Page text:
Each week we highlight and expound on a question or section from our Publisher Resources page on our website. The more you know, the better you can publish, so we invite you to check out the information we offer.
Last week we did a post about packaging. Before we move on, I want to take a moment to talk about one element of packaging: covers. A book could have everything else right, but a bad cover could ruin the project.
There are whole websites and blogs dedicated to bad covers. Here are a few I found quickly.
The old saying, “you can’t judge a book by its cover?” It is a nice thing to teach your kids, but the real world is brutal. With thousands of books being published each year, you don’t want someone to have to look past the cover to get to good content inside. There are just to many other good books with good covers.
Most authors are word people. You are creative, obviously, but maybe your artistic eye could use a little work. Even if you think you have good taste, ask people who will be straight up with you. And the kind of people who would buy your book. I wouldn’t ask my grandma if she likes my cover for a book about coaching basketball. My grandma will think anything I do is just wonderful, and though she went to a lot of my games when I was in high school, she still doesn’t know the difference between a travel and a 3-second call.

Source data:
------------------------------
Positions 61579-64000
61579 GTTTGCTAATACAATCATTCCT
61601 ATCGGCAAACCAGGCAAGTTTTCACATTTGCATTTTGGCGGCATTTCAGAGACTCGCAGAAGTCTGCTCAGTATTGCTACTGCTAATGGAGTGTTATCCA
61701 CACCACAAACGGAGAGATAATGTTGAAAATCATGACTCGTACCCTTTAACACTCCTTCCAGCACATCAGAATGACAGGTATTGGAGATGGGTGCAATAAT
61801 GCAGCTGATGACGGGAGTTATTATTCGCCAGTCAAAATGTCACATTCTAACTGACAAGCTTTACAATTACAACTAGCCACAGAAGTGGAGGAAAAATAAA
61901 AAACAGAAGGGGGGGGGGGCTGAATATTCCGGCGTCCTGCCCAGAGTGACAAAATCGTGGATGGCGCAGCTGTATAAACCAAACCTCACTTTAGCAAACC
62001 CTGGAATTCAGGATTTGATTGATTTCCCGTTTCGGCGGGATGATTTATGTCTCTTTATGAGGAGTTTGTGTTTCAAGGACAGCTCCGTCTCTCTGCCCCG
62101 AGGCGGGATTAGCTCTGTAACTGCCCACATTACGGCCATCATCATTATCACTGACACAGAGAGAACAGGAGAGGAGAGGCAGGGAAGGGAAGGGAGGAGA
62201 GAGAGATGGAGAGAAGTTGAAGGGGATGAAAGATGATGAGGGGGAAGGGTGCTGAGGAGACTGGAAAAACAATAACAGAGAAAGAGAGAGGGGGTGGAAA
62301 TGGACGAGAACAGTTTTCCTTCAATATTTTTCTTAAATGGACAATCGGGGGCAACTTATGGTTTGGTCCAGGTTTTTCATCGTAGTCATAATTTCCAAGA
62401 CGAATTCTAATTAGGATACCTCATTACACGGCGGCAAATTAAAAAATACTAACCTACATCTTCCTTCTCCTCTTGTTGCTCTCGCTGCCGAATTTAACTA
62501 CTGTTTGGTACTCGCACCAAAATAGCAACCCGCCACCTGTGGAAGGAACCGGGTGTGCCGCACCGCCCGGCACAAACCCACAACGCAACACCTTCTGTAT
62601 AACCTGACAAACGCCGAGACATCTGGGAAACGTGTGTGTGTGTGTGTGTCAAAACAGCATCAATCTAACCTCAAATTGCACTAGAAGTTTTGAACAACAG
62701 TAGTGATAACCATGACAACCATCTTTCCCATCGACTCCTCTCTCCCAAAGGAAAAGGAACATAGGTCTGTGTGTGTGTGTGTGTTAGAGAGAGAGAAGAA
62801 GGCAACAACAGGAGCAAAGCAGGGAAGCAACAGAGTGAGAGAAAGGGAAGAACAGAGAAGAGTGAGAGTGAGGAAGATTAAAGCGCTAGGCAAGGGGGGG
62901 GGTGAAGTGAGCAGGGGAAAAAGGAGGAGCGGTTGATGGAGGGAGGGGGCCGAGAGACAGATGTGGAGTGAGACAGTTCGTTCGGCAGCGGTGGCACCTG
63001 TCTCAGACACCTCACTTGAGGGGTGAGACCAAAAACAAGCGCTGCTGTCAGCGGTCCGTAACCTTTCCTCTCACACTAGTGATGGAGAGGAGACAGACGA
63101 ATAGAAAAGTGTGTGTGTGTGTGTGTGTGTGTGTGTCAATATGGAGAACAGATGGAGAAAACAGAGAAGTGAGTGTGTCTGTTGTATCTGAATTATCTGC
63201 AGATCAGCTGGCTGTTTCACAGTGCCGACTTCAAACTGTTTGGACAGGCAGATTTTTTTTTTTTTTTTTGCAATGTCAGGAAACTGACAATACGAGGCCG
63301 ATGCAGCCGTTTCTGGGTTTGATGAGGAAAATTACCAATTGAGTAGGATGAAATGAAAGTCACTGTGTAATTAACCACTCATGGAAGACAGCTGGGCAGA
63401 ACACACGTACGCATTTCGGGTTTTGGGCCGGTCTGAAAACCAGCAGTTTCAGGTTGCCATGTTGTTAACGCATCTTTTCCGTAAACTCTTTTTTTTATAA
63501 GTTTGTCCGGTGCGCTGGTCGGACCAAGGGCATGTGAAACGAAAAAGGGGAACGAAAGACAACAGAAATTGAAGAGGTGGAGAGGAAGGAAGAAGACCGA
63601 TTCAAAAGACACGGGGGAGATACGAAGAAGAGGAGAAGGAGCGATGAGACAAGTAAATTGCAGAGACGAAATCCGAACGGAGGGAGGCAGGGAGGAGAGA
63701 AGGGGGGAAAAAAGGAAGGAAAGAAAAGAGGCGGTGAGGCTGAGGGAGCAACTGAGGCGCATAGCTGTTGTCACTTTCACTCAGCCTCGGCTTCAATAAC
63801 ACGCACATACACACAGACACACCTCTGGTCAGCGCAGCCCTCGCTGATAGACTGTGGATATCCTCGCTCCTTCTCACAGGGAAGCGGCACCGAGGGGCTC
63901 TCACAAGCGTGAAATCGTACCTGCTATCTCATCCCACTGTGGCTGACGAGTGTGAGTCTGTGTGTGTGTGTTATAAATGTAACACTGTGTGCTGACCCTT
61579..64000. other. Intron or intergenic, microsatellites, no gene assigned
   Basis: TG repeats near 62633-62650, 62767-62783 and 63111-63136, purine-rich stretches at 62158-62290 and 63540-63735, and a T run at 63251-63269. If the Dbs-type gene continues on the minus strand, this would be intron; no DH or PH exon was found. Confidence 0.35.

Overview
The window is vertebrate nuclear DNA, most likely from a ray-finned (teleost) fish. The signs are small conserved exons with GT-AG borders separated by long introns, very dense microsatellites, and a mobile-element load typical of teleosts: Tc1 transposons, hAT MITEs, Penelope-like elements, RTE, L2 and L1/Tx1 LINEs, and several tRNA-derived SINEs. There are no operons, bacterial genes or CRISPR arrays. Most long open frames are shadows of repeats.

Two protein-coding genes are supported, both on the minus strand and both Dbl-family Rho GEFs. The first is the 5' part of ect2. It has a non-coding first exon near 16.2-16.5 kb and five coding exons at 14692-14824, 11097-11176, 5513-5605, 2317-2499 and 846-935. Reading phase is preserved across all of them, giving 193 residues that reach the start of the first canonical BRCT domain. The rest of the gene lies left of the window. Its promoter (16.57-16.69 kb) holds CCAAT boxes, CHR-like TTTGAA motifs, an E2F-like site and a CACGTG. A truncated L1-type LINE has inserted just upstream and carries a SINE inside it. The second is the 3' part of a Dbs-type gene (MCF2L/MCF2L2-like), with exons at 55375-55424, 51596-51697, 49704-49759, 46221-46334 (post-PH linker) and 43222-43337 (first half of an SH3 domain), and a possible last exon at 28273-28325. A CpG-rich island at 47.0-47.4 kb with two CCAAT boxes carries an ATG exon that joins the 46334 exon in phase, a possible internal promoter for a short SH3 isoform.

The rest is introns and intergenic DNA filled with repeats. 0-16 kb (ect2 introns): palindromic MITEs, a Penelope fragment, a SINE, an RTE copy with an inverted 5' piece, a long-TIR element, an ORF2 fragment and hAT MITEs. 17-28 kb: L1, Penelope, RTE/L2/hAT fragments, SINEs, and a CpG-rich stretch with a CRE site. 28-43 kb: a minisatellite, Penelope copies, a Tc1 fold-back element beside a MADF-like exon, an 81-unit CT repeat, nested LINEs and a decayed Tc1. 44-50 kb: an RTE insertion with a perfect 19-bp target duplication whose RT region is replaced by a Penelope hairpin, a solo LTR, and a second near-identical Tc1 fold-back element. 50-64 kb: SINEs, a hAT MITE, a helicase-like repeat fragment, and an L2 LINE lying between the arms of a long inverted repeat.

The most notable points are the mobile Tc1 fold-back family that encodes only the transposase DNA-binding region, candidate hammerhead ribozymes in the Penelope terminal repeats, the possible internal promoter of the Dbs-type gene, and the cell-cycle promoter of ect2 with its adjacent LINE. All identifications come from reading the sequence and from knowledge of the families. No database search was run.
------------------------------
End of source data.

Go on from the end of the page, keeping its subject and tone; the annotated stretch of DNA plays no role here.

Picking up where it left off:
Another trap to be aware of is the artwork produced by your beloved ____ (fill in the blank with boyfriend, kid, cousin, friend, etc.). By all means, if you have a talented acquaintance that is willing to help you, use them! But still run the book past others to see if the cover works. I’ve talked to too many publishers who brought their cover to BookMasters to evaluate, and when we suggested a change, they said, “oh no, I have to use that image, my cousin sketched it!” Or “but I wanted a picture of my son on the cover” (of a cookbook?)
Your cover is just too important to the success of the book. You need to be able to set aside your attachments to how you might like the cover to look and do the hard work of seeing what will work for the market. And you need to get opinions from people who can be objective.
You are now on the road to getting your packaging right. Check back next week for more of the p’s of publishing.
Have a book that you feel flopped because of packaging? Post a link here so others can learn from your mistakes. Let us know what you think you did well and what you would change in retrospect.